Naipaul remembered his initial career days in BBC where he used to work as a presenter for the program Caribbean Voices on part-time basis. One day he would run up to the freelancers' room and not leave the room until he finished a story. One, then another, then another. That's how he completed Miguel Street, which depicts, in a humorous fashion, his experiences of early life in the Port of Spain. He peeped into the political environment of Trinidad with his other comical production The Suffrage of Elvira. Upon the request of André Deutsch he wrote The Mystic Masseur, which touched upon the pangs and pains of a writer and transformation in life. He gradually matured and set to write A House for Mr Biswas, the best of his life. The story of Mohun Biswas, with all embarrassments and failures, interpersonal conflicts, dangling between tradition and modernity, makes the readers feel pity for him. The vivid description of household details, great precision and accuracy in language, seamless plotting and flawless characterization made it a modern classic. It is a grand novel with a familiar social theme, the most significant masterpiece of a passionate artist.

Later on Naipaul moved towards non-fiction and he earned enviable success there as well. He started his journey with The Middle Passage which records the impressions of five societies-British, French and Dutch in the West Indies and South America. He travelled around the world, from America to Europe, from Asia to Africa, and came up with such noteworthy works as An Area of Darkness, The Loss of El Dorado, Among the Believers and A Turn in the South. He interviewed people and browsed through the historical records to reveal a wonderful hidden rock-solid world. His Midas pen spawned gold. He became an institution, or as the Lit Fest organizers termed, 'a festival himself', to have a glance of whom, hundreds of Bangladeshi admirers thronged the Bangla Academy hall.
Naipaul's Dhaka visit is undoubtedly a tremendous event, an unforgettable experience for many. How could he make his way up here? How was it possible? The organizers ran after him for about one and a half years. It would not happen unless the lady did not help. Nadira Naipaul played a decisive role in fixing the itinerary. Naipaul had little interest in coming to Bangladesh; he was not physically fit. When the Lit Fest representative met him in London, it was Nadira who convinced Naipaul. Nadira had some sweet adolescent memories of Dhaka, where she used to be enthralled by the croaking of frogs and the speech of Maulana Bhashani. She loved Bangladesh and out of this love she made Naipaul agree to attend the literary extravaganza in Dhaka. She is an amazing lady and we are grateful to her. The soil of the land got the footprint of the Trinidadian maestro just because of her earnestness.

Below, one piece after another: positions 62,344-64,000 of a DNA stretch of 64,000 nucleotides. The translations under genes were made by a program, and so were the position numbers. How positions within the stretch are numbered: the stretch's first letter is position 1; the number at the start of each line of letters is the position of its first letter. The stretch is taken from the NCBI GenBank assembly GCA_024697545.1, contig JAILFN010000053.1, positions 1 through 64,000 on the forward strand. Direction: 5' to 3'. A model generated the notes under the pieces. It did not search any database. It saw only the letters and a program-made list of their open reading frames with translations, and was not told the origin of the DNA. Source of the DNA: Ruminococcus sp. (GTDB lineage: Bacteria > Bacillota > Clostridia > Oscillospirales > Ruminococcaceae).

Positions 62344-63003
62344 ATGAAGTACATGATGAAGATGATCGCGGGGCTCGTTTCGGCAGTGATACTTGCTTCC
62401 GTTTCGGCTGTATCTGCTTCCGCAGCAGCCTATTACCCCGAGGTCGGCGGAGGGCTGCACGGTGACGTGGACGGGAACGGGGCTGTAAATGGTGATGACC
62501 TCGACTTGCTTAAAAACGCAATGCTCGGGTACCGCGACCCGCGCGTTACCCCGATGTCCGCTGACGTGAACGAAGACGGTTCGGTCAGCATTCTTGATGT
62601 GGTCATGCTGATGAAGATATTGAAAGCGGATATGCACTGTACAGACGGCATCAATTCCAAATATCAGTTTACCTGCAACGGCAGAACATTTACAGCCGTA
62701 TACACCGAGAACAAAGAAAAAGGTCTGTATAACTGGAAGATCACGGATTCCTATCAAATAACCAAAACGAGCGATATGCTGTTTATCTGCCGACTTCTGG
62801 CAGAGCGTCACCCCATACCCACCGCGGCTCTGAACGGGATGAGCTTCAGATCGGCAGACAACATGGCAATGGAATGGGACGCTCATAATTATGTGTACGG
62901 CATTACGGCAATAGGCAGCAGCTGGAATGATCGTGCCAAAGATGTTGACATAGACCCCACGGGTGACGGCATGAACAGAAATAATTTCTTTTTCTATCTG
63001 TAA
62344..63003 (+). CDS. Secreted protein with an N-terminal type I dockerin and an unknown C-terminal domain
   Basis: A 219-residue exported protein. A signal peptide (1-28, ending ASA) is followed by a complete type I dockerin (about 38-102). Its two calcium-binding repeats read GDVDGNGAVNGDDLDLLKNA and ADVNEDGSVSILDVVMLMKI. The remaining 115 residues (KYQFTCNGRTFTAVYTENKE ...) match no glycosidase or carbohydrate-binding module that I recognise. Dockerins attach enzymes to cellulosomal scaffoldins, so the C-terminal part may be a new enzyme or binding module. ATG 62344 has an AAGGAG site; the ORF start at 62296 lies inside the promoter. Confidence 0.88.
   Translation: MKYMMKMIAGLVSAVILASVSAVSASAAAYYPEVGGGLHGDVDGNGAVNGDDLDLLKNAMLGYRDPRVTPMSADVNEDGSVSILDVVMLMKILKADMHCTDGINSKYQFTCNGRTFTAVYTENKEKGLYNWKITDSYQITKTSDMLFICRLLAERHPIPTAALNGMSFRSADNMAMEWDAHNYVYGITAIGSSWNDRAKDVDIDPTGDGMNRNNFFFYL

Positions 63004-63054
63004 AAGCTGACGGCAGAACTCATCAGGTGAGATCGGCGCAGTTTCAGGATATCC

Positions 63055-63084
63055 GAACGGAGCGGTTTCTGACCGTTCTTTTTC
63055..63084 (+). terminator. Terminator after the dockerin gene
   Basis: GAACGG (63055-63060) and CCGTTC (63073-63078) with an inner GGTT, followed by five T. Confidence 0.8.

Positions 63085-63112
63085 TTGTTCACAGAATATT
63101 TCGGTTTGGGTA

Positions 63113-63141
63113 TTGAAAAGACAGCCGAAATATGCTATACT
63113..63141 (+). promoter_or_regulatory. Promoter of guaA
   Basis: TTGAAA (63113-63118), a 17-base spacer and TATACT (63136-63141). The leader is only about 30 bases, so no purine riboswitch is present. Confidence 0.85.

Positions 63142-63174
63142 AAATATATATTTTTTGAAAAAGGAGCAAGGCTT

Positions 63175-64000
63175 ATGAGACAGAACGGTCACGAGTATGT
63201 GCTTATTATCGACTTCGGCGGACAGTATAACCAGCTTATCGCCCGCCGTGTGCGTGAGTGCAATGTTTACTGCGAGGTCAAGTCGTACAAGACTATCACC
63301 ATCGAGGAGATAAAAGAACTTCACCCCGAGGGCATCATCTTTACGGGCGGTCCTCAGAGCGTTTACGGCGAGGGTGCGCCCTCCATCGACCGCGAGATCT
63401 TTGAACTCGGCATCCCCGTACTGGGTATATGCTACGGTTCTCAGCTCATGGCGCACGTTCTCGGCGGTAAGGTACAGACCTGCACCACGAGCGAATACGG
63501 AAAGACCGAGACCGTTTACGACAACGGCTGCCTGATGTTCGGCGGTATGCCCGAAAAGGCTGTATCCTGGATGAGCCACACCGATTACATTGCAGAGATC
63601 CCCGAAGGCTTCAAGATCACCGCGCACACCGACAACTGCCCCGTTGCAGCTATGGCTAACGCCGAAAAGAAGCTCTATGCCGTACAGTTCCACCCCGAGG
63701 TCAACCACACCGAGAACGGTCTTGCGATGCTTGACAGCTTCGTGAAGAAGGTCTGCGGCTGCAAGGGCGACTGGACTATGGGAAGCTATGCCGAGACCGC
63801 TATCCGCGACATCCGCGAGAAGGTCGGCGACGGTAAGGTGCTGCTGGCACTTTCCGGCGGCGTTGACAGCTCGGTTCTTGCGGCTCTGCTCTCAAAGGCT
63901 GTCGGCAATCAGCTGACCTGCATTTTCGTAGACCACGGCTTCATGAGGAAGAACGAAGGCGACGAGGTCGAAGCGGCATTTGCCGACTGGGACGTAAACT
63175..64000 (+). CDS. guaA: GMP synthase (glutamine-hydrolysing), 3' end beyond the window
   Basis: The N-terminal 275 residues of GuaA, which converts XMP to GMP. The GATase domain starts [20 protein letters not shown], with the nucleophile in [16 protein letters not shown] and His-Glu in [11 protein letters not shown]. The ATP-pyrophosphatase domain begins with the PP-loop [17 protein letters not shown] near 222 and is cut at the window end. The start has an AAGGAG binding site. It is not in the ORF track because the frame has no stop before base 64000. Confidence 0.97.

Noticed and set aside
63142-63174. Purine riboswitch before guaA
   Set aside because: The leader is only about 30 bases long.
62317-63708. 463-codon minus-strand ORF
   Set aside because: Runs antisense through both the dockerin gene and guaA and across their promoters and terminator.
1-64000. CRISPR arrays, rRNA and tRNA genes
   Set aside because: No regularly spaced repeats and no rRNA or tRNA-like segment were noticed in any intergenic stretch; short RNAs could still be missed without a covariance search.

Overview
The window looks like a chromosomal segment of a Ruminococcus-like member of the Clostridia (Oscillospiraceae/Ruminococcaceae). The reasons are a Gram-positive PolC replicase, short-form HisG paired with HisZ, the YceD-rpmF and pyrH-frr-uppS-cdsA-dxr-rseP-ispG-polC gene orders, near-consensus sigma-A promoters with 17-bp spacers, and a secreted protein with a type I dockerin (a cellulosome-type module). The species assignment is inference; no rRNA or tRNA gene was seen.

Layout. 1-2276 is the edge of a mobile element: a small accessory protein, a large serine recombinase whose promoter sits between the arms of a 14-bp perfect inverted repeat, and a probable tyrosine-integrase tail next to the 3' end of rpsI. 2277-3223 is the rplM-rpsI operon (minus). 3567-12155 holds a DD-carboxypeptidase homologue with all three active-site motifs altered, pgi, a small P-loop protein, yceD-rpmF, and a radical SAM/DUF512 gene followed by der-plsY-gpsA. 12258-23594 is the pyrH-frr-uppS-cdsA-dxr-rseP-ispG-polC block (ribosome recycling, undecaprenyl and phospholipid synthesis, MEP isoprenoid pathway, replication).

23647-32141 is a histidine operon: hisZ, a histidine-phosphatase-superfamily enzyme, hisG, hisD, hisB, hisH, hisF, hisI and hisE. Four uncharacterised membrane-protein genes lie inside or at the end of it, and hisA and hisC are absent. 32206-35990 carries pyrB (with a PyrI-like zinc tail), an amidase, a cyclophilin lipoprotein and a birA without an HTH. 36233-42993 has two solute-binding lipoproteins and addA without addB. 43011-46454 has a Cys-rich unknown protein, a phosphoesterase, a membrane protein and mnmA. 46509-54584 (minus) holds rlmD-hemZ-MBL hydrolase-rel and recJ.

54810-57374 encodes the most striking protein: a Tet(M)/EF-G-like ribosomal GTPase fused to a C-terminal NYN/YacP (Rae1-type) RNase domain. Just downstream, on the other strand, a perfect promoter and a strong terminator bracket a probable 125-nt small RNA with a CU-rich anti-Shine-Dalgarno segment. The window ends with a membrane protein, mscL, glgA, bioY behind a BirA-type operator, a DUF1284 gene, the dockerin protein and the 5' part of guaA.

I was thinking, gazing right at the appearance of V. S. Naipaul, so infirm and confined to wheelchair, this is the man who wrote superb docu-fictions like The Mimic Men, A Bend in the River, The Enigma of Arrival, A Way in the World and Half a Life. This is the man who achieved Knighthood and Nobel Prize. This is the man who stands alongside R. K. Narayan as a master of wit, irony and submerged pathos. This is the man who with his colonial and postcolonial scrutiny comes in the vicinity of Joseph Conrad. I witness a literary Avatar just a few yards away from me!

I felt happy and unhappy. I saw him so fragile, both physically and mentally. He could not speak clearly. He could not follow the words of others. In most of the cases he was just saying 'yes'  'yes' in his turn of interlocution. His brain cells seemed to be in disarray, with a clear symptom of dementia, though not as acute as that of Nazrul and Marquez in their last days. He wanted to say many things but his psychophysical condition did not allow. The voice was low and slow. He was fumbling for words, taking long pause. Sounds struggled to drop from his lips. It is a helpless situation-dire lexical scarcity for a magician of words. He has been merely a shadow of V. S. Naipaul, half withdrawn from the world.


The writer is the Director, Daffodil Institute of Languages (DIL),  and Associate Professor, Department of English,
Daffodil International University